Interviewer: And on that note of the protection of transgender individuals from a federal level, what would a Williamson administration do to combat the wave of anti-trans and anti LGBTQ plus bills that are currently sweeping through the U.S, such as bills that force trans people into the bathrooms that don't match their gender identity and the bills that ban gender affirming care for youth?


Marianne Williamson: Unfortunately, well, not unfortunately that we have a federal system, but unfortunately a lot of really draconian stuff is coming out of these state houses. That's where you're seeing this. You're seeing it in very, very red states. Um, there does become a limit to what, uh, the federal government can do.


Federal government cannot come, um, unless there's federal legislation. Um, but I would use the bully pulpit quite a lot. I would speak to it. I can promise you I would speak to it. And one of the reasons I want to be president is because I want to do whatever I can to inspire the better angels of our nature.


We've had a president who had harnessed the lowest aspects of American consciousness for his own political purposes. I would like to help harness the highest aspects, and I think. At our best, we are, it...it's beyond tolerance, because tolerance still implies judgment. I think at our best, we really wanna live and let live and we need to be reminded of that.



And we also need to be reminded that that principle is at the core of what it means to be an American. Out of one of the first principles articulated is out of many, one, there were many everything, sex, sexuality, gender, religion, color. But we are unified in these common principles. And the common principle is this country belongs to all of us.


This country belongs to all of us, and that's very profound when you think about it, whether rich, whether you poor, black, brown, white, gay, straight, binary, nonbinary, it belongs to all of us. Nobody gets to lay claim to rights that others do not have. That's not supposed to happen here. And as president, I would remind people of this constantly.


 

Interviewer: Yeah. And I mean we've talked about, you know, gay adoption becoming more prevalent and the changes since the eighties. We've come a long way, but there's still a ways left to go. What protections, acts, or policies would you fight for once in office that you believe are necessary for getting to that stage of equal rights for everyone?


Marianne Williamson: Well, I would certainly, as the president, do what I could to be influential in supporting the passage of the Equality Act. Like I said, special protection for transgender. My DOJ would be very aware that I want vigorous prosecution of any tra- uh, civil rights transgressions. I spoke few months ago, I went down to East Tennessee University, to speak at a rally because they passed the law down there about, Drag shows.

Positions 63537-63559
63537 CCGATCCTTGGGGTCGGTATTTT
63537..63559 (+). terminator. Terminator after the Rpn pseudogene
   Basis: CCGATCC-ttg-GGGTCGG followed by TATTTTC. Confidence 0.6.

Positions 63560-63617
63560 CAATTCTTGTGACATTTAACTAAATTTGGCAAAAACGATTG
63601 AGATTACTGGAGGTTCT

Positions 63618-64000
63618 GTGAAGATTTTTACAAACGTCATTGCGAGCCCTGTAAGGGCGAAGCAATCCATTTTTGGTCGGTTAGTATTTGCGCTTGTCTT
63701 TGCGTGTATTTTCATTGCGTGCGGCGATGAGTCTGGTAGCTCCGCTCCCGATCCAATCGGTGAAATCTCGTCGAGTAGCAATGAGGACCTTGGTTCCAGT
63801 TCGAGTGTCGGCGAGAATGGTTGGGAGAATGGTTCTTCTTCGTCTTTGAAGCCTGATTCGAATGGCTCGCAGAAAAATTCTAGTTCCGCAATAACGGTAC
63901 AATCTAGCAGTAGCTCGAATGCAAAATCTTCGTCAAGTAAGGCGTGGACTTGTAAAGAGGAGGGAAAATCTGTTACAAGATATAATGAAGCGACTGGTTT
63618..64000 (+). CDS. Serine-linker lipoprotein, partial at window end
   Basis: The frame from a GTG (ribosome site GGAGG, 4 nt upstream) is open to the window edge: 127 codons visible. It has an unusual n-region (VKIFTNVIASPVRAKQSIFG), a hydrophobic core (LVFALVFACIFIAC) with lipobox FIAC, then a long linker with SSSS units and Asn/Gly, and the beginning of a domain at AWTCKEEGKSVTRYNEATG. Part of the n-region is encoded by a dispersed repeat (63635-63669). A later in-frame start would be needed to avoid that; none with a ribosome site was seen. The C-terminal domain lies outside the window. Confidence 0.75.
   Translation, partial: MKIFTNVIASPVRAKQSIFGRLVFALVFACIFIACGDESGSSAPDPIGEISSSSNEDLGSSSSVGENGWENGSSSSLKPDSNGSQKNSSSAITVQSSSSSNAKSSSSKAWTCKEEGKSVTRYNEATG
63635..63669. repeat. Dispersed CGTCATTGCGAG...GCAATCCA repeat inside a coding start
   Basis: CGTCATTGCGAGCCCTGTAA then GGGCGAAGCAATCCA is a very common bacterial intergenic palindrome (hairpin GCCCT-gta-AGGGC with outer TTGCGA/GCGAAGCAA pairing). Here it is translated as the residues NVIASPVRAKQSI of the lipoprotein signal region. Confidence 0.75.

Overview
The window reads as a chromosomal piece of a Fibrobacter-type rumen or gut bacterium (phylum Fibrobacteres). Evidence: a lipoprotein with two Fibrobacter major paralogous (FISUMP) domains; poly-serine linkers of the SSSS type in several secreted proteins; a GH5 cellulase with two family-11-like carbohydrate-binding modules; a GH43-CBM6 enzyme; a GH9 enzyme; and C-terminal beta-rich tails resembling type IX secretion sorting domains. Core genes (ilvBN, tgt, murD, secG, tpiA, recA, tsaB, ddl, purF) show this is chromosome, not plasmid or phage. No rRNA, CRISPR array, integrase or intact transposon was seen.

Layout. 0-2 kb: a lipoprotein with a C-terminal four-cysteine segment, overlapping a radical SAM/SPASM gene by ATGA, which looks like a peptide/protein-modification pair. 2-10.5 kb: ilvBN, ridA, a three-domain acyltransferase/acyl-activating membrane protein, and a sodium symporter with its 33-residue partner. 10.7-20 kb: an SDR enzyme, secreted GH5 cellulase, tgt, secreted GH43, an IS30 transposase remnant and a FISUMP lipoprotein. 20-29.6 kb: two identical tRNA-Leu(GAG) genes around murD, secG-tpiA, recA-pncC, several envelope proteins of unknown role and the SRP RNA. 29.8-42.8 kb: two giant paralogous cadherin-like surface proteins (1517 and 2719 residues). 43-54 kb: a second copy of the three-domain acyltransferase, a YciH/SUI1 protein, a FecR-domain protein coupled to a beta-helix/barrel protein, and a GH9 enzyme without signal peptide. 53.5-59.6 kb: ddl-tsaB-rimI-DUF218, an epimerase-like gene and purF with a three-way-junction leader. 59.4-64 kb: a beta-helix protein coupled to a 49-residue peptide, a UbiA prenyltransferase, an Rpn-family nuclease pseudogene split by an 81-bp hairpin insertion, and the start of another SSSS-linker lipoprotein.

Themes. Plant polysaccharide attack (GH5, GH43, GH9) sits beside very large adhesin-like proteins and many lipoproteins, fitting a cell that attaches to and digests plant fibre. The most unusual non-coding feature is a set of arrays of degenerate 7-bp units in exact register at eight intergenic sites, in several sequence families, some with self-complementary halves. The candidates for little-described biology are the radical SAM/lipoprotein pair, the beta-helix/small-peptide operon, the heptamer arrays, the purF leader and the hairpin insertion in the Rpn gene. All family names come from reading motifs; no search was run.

I mean, it's just ridiculous, but it's not ridiculous. There's something very dark about it.


 

Interviewer: Yeah, absolutely. And you talked about just declaring trans trans murder and suicide rates specifically as a national emergency. And in order to do that, allocating educational healthcare and social supports to stop the issue on your campaign statements, what would that look like in effect, and also, what agencies or organizations would you see as the most reliable partners to gauge the efficacy of those supports and policies?


Marianne Williamson: First of all, I think it's a civil rights issue. I think it's a civil rights issue, and therefore legal protection is necessary. And you know, there is a consciousness and a culture within agencies, and I think that my presidency would be well known for my eyes being on the sparrow. There are very rich, powerful people.


First of all, there are very rich, powerful gay people in this country to do. It's not like there's not, but in general, there are people in this country, but even among the rich, powerful gay people, which there many, they can protect themselves. But any people that have to live their lives as many do in America today in fear, would know that in me, they have a president who is watching, who cares, and if anybody's coming after you, they're gonna have to go through me.


 

Interviewer: Yeah, absolutely. I know, this messages might land with a lot of people, but there's been a seemingly concerted effort by a lot of mainstream media, by some mainstream media outlets to diminish the seriousness of your campaign. What can people who want to make sure that debates happen and hear from all potential candidates such as yourself do to make sure that happens?